The Life of a Short Film

Category: movies 453

Following a successful hometown screening of her film Letters From The Dead, filmmaker Arianna Martinez explains where the project goes from here. 

Matt Carter
Letters From The Dead. Directed by Arianna Martinez

Ever wonder about the life of a short film? How long do they take to make and what happens after the first screening? Are they destined to live out their days on a hard drive or live-on lost among the millions of other shorts on the internet? After seeing more than 30 New Brunswick-made short films included in the recent Silver Wave Film Festival lineup (more than 60 shorts in total), I was curious to learn more about the process so I reached out to Fredericton filmmaker Arianna Martinez.

Martinez is one of three filmmakers involved in the Fredericton production company Strike Pictures. Her 12 minute film Letters From The Dead recently screed at Silver Wave. The film tells the story of Abigail, a young girl who, after her grandmother’s passing, is still able to communicate with her through hardwritten letters. 

As Martinez explains, the film’s development began two years ago as an idea for a story everyone could relate to.

“Letters from the Dead began in the fall of 2016,” said Martinez. “My partner Gordon Mihan and I began writing the story together. We wanted to write about something that everyone could relate to. Grief is one thing, but growing up is something that everyone has experienced. Trying to capture the world through the magical lens of a child was our ultimate goal.”

The film was one of several NB shorts to screen at the 18th annual Silver Wave Film Festival where it won a Silver Wave Award for Excellence in Art Direction. This hometown screening followed earlier screenings at both the Toronto Independent Film Festival and FIN Atlantic Film Festival.

“This particular screening was exciting because it’s easily accessible to friends, family, and the filmmaking community that we’re a part of, so the audience is more tender and open,” said Martinez. “The feedback I received after the screening was incredible. It’s an indescribable feeling when someone says that your art meant something to them; that they were able to relate to the story you were telling and that it made them feel. Awards are a great way to measure success, but positive audience feedback is invaluable.”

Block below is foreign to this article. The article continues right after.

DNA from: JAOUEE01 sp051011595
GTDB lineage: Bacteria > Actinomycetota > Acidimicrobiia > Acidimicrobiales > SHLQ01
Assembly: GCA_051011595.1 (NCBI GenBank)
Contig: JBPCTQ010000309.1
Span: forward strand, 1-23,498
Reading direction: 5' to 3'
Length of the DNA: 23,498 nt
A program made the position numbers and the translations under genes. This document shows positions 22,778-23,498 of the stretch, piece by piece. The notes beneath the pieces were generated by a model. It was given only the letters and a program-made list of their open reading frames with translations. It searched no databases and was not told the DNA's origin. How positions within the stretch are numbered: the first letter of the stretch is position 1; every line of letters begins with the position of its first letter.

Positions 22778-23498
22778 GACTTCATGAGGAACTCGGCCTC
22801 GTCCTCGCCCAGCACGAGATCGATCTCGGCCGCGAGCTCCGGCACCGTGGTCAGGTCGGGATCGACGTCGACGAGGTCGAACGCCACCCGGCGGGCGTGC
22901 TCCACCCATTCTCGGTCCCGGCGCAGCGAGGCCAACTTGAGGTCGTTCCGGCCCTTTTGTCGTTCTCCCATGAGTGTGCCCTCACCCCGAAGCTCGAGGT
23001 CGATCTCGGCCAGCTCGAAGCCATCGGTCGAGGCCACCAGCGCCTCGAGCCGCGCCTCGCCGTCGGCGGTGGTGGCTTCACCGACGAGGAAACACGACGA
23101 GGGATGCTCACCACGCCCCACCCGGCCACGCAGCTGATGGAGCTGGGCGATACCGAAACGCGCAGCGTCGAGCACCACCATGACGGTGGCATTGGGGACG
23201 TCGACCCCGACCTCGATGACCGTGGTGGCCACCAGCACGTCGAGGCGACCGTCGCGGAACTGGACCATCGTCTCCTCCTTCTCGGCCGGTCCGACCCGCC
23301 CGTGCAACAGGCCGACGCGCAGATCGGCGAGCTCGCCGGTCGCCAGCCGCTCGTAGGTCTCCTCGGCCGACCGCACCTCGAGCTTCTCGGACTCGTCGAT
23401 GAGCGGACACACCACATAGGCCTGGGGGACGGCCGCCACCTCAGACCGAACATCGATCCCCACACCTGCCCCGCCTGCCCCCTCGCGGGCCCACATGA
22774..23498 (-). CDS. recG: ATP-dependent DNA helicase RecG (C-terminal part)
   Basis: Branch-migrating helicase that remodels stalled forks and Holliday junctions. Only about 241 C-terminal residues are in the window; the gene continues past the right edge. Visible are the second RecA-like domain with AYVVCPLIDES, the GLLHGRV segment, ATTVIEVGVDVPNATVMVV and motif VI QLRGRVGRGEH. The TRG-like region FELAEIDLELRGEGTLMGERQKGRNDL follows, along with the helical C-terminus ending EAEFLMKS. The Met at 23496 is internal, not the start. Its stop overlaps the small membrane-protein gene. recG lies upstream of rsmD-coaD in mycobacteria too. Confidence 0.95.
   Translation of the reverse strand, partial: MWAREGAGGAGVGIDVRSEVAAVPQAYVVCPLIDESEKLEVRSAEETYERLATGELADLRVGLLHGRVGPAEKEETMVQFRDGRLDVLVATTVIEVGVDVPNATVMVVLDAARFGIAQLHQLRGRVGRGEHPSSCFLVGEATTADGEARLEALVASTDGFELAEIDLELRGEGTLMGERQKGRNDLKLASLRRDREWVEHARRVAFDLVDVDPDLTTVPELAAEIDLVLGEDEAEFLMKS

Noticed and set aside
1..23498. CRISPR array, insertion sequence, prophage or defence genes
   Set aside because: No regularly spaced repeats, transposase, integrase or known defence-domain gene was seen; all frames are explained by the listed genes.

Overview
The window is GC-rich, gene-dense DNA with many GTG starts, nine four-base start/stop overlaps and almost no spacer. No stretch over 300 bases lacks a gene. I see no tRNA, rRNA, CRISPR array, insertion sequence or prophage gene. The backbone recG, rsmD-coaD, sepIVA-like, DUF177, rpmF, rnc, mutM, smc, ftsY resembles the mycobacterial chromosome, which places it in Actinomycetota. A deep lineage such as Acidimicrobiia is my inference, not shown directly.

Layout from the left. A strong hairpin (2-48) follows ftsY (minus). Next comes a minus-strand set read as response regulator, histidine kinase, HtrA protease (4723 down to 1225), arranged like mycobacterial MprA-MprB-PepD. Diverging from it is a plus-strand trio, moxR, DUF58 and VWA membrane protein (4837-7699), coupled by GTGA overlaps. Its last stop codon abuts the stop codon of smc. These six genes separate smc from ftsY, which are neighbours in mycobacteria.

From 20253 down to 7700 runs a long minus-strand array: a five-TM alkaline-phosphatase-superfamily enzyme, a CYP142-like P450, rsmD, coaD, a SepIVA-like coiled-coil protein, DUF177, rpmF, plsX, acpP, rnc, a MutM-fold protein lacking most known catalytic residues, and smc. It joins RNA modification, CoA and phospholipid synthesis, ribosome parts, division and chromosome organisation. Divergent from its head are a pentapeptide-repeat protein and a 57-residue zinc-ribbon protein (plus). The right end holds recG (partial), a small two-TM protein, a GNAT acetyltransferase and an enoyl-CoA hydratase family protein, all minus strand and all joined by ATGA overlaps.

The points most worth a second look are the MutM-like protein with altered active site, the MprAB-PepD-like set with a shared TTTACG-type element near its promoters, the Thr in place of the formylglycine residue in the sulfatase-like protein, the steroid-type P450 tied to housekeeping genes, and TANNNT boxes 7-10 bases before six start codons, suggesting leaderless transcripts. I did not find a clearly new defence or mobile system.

What’s next for Letters From The Dead? Martinez hopes to see the film’s festival run continue well into the coming year.

“Letters from the Dead will continue its run of the film festival circuit,” she said. “Next in the lineup is the Tampa Bay Underground Film Festival. I’ve submitted Letters from the Dead to nearly 40 festivals so far that take place from now until the end of 2019, and you typically hear back about two months before the festival runs.”

As Martinez sees it, the festival circuit plays a key role in developing any filmmaker’s career.

“Submitting to festivals is an integral part of growing as a filmmaker,” she said. “Making movies is all about telling a story to new audiences.

“Having your work screen at festivals is an incredible way to build your creative CV but also get your name out there. People you wouldn’t otherwise meet in the industry have access to your art, making it easier to network and build new relationships and connections. Also, having your film screen at festivals is a credit to your work. Festivals are often flooded with submissions, so if yours makes the cut it’s a testament to the quality of your work, which later helps with funding opportunities for future projects as funders are more likely to give money to artists who they trust will make quality content.”

Martinez is already looking forward to completing several future projects with Strike Pictures as well as preparing to work on an upcoming feature from fellow New Brunswick filmmaker Jillian Acreman.

“I have a few projects on the go right now. My production partners and I (Gordon Mihan and Lance Blakney) have just wrapped up filming Lance’s short film Velle to Want,” she said. “Now we’re gearing up to shoot Gordon’s short film Unofficial Selection this winter, and then my next short film Maya Eterna in the spring. I’m also producing Jillian Acreman’s feature film Queen of the Andes, in which we’ve received funding from Telefilm’s Talent to Watch program, and that will be shot next summer. We’ve got a very exciting year of film coming up.”

And if you were curious as to how many people it takes to make a short film, below the trailer you’ll find a list of just about everyone who played a part in the creation of Letters From The Dead.

Sasha Mais as Abigail, Sofie Mais as Molly, Tania Breen as Mom and Ilkay Silk as Grandma
Arianna Martinez
Lance Kenneth Blakney, Arianna Martinez and Gordon Mihan
Arianna Martinez Gordon Mihan
Director Of Photography
Lance Kenneth Blakney
Art Director
Arianna Martinez
Art Department
Cassidy Ingersoll
Original Score
Daniel MacDonald
Lance Kenneth Blakney and Gordon Mihan
Audio Mixer
Gordon Mihan
Visual Effects Editor / Colourist
Lance Kenneth Blakney
Assistant Director
Gordon Mihan
Assistant Camera
Ty Giffin, Ashley Phinney and Kaleigh Stultz
Sound Recordist
Nic Cliche
Sound Assistant
Luiza Lima
Lance Kenneth Blakney
Mathew Gracie and Cameron Lane
Story Editor
Robert Gray
Script Supervisor
Camille Coulombe
Camille Coulombe
Production Assistants
Jean-Michel Cliche Sharisse LeBrun
Sharisse LeBrun Arianna Martinez
Allison Brown, Nicola Clarke, Jean-Michel Cliche, Sharisse LeBrun, Sebastian Martinez, and Mostafa Shaker

Arianna Martinez and her dream team composed of Gordon Mihan and Lance Kenneth Blakney are all members of the NB Film Co-op. Her project was made possible with a Short Film Venture Grant from the NB Film Co-op and province of New Brunswick. Many of her crew were also NB Film Co-op members.

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